40 BIOTECHNOLOGY of leukemia in nonhuman species. They have the ability to insert a single strand of DNA, derived from their own genetic material, into the DNA of the cells they infect. By genetically engineering certain kinds of retroviruses, researchers can replace their disease-causing genes with genes coding for other proteins. As with A. tumefaciens in plants, retroviruses can then incorporate these genes into the DNA of their hosts. In 1981 a rabbit globin gene became the first bioengineered gene to be inserted into an animal embryoâin this case a mouseâand repro- duced in all the cells of the mature animal. Since then a number of other genes, including oncogenes and genes coding for metallothionein, elastase, and immunoglobulin, have been inserted, expressed, and passed on to offspring in laboratory animals. A landmark experiment was the introduction into mice of a gene for growth hormone fused to the regulating DNA from a metallothionein gene that caused growth hormone to be expressed whenever the mice were exposed to certain heavy metals. The mice transformed by the growth hormone gene grew to more than twice the size of their normal siblings. The success of these experiments has generated great interest in the possibility of genetically engineering farm animals so that they would be more productive or more resistant to disease. To date, much of this interest has focused on the prospects for growth hormone. Experiments with injected growth hormone have suggested that animals producing elevated levels of their own growth hormone might grow faster, larger, leaner, and with less consumption of feed. Such advances would be particularly welcome in the production of swine, since they are gener- ally sold at an immature age and since consumers would likely favor leaner pork. Injections of growth hormone have also been shown to markedly increase the production of milk in dairy cows. Jaenisch warns, however, that several questions must be answered before the genetic engineering of farm animals becomes practical. For instance, researchers are still not certain whether elevated levels of growth hormone would have harmful side effects or whether such levels would even produce the increased growth expected. Swine are already bred for maximal growth, and it is not clear whether insertion of a growth hormone gene would further increase their size. Also, the mice transformed by the growth hormone gene showed signs of abnor- mally proportioned growth, and the female mice genetically engi- neered in this way were often sterile. "So there are a number of physiological consequences of inserting a gene that we really don't understand yet," Jaenisch says. "I think one has to be cautious about
BIOTECHNOLOGY IN AGRICULTURE 41 Dairy cows injected with growth hormone increased their production of milk up to 40 percent. Through genetic engineering, researchers hope to create cattle that will produce elevated levels of growth hormone endogenously, resulting in faster growth or increased milk production without the need for injections. drawing too many conclusions of what the value of this technique will be for general use." As in the genetic engineering of plants, an even more fundamental problem involves the regulation of the genes inserted into animal cells. The expression of an inserted gene can be influenced both by the regulatory sequences associated with the gene and by where the gene is inserted into the DNA of its host. At present, there is no way to control where a gene is inserted into the chromosome of either an animal or a plant cell. Yet this position of insertion can affect not only the expression of the inserted gene but also the regulation of the host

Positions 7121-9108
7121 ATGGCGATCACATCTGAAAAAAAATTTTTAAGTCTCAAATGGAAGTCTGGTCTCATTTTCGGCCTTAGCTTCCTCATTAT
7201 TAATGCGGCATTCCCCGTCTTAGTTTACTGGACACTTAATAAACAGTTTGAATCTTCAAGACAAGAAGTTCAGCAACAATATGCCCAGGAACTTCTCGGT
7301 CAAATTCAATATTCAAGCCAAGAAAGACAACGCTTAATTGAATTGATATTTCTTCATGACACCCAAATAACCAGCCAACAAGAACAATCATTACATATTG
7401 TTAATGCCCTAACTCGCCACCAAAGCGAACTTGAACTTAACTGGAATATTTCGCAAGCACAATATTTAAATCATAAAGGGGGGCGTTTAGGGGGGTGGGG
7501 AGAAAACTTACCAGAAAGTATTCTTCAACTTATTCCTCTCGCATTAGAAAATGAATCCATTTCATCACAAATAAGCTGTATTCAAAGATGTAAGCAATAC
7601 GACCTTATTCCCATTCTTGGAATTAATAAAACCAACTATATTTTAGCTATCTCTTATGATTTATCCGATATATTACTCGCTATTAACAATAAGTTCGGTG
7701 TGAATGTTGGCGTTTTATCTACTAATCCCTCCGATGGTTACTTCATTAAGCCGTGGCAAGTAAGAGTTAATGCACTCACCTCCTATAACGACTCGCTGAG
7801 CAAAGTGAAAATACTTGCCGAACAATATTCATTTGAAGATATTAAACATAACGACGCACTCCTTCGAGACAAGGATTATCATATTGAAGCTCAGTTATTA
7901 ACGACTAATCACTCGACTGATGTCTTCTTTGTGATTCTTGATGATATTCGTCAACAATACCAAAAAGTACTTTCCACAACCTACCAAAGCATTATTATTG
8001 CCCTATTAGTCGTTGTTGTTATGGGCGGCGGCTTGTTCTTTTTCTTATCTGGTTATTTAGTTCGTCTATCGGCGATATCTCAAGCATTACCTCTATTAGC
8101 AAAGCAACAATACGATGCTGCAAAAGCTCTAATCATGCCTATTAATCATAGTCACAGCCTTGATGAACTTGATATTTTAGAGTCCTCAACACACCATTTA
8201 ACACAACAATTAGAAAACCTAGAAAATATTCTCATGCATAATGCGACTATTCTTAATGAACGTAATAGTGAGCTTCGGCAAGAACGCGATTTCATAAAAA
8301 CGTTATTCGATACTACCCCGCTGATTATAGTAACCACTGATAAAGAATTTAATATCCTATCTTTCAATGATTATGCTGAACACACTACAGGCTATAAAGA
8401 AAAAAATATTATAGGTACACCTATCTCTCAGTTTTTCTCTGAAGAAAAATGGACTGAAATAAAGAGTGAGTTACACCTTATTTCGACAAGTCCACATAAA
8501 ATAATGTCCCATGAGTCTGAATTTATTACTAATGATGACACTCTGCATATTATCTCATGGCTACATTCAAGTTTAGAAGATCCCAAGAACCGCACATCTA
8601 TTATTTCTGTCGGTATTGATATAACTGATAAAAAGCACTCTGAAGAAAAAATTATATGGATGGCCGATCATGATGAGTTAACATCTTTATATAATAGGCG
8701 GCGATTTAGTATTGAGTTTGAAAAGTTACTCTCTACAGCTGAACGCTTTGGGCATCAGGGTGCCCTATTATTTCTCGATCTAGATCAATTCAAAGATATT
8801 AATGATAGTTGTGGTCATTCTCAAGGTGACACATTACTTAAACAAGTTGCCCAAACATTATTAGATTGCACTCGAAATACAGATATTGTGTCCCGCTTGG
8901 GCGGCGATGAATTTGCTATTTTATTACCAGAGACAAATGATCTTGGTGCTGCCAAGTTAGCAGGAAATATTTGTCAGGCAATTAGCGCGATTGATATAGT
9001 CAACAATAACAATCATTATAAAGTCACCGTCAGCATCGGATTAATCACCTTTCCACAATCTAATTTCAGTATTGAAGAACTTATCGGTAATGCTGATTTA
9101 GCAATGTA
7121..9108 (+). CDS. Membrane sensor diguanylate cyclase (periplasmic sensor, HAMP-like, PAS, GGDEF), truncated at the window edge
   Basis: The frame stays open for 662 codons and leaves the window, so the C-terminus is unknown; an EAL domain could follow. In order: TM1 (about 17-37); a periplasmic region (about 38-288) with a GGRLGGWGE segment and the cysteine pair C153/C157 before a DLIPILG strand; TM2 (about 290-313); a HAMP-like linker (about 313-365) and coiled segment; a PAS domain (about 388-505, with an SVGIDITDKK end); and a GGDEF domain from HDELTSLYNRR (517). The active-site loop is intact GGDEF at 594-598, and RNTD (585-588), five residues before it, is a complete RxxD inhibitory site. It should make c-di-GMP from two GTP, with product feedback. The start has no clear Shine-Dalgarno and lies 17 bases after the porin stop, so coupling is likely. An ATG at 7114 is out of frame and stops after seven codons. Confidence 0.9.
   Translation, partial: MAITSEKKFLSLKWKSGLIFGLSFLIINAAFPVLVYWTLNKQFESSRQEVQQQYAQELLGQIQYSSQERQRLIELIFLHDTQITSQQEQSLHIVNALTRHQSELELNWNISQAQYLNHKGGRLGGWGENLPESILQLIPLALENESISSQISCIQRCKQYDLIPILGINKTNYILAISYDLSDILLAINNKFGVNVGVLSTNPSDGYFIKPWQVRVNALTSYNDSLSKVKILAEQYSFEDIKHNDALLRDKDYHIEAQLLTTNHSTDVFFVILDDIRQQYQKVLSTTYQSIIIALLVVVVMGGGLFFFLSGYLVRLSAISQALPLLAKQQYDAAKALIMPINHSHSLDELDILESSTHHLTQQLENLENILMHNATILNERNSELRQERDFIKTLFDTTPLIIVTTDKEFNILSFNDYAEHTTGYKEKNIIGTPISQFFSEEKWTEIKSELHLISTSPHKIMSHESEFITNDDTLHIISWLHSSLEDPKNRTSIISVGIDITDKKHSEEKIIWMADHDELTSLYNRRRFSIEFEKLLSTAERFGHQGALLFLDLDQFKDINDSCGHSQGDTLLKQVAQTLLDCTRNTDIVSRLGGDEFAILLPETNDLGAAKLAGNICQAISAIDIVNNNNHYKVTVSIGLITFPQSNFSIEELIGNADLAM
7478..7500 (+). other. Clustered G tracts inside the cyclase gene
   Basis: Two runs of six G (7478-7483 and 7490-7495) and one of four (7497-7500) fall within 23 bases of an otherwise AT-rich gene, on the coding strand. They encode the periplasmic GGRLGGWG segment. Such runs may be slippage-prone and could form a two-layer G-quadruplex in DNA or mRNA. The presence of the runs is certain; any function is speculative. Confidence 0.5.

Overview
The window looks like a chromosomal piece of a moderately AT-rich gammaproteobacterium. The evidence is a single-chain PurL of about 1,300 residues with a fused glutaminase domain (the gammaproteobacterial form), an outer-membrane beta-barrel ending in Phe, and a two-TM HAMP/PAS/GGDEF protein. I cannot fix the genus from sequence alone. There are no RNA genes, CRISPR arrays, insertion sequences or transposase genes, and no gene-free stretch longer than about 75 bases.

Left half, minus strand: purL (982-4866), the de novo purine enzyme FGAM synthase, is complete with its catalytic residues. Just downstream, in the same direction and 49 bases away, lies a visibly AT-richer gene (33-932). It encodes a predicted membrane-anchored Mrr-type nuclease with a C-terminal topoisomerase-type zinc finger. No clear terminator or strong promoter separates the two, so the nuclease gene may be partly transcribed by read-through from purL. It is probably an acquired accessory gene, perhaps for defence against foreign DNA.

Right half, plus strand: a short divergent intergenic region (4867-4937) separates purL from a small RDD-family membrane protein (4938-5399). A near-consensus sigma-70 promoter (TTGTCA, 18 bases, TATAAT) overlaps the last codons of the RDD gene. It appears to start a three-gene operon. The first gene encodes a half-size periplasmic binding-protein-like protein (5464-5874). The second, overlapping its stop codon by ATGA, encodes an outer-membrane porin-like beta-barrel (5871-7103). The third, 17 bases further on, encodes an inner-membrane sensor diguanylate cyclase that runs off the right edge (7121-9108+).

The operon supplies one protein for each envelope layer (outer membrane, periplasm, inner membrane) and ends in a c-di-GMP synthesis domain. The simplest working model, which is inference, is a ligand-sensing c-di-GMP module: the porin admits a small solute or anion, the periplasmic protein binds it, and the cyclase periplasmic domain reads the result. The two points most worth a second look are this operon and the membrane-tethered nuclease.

42 BIOTECHNOLOGY cell's DNA. For instance, inserted DNA can separate two sections of a functioning gene and block its action, causing genetic disease in interbred offspring if the gene is recessive (all of them have been to date). Inserted genes can also turn on even distant genes within the genome, causing a tumor if the activated gene is an oncogene. Such mutations are valuable in what they tell molecular biologists about the biochemical machinery of genetic regulation. But much more needs to be learned before it will be possible to insert genes in a predictable fashion and control the expression of those genes for desired ends. "The major scientific problem that confronts the geneti- cist is our inability in higher organisms to predictably, invariably, and inevitably replace and alter genes at will," says Philip Leder of the Harvard University Medical School. "It is not possible for us now to introduce genetic material into the mouse ... in a way in which the outcome of that experiment is absolutely predictable. It is not yet possible to correctly or predictably alter the amino acid composition of the major corn protein by introducing amino acids that are essential for human and animal nutrition, or to predict if that protein will be expressed in normal, or perhaps larger, amounts. To be able to do that predictably will open a new and important avenue for application and investigation and has to be viewed as one of our major scientific goals." Additional Readings Kenneth A. Barton and Winston J. Brill. 1984. "Prospects in Plant Genetic Engineering." Pp. 121-131 in Biotechnology and Biological Frontiers, Philip H. Abelson, ed. Washington, D.C.: American Association for the Advancement of Science. Winston J. Brill. 1981. "Agricultural Microbiology." Scientific American 245(Sep- tember):198-215. National Research Council, Board on Agriculture. 1984. Genetic Engineering of Plants: Agricultural Research Opportunities and Policy Concerns. Washington, D.C.: National Academy Press. National Research Council, Committee on Biosciences Research in Agriculture. 1985. New Directions for Biosciences Research in Agriculture. Washington, D.C.: National Academy Press. Thomas E. Wagner. 1984. The Implications of Genetic Engineering in Livestock Production. Knoxville: University of Tennessee.